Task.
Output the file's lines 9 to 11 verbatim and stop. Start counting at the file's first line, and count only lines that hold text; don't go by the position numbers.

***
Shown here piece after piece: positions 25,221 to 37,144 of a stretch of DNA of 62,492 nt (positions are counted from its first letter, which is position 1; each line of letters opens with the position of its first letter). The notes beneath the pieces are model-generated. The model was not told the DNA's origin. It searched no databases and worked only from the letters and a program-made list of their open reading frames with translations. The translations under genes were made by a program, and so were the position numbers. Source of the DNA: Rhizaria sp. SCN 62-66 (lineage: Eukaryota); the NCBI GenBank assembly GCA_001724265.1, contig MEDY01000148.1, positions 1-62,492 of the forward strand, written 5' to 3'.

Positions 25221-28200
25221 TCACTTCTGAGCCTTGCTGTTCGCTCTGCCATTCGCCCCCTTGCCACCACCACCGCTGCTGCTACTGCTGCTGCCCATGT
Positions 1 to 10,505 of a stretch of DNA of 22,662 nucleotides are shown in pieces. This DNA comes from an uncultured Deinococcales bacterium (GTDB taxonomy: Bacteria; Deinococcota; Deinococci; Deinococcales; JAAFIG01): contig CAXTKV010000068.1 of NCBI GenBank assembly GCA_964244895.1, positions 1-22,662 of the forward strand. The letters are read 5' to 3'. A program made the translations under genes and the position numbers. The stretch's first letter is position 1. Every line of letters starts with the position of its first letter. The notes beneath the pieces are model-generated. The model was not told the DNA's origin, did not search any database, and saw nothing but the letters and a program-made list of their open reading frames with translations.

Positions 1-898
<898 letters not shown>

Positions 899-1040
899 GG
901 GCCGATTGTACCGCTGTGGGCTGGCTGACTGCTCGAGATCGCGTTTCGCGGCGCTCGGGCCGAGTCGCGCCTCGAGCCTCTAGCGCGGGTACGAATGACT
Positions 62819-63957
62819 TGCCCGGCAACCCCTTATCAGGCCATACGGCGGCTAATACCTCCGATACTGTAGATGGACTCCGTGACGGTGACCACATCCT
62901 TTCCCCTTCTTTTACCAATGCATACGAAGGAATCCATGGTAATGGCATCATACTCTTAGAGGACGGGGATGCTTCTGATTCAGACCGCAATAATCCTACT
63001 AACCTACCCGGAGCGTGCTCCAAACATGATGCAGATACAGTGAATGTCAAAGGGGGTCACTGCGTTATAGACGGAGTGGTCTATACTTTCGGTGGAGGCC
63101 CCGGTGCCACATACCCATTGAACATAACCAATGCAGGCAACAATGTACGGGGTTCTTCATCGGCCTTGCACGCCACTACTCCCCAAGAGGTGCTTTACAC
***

901 GCCGATTGTACCGCTGTGGGCTGGCTGACTGCTCGAGATCGCGTTTCGCGGCGCTCGGGCCGAGTCGCGCCTCGAGCCTCTAGCGCGGGTACGAATGACT
Positions 62819-63957
62819 TGCCCGGCAACCCCTTATCAGGCCATACGGCGGCTAATACCTCCGATACTGTAGATGGACTCCGTGACGGTGACCACATCCT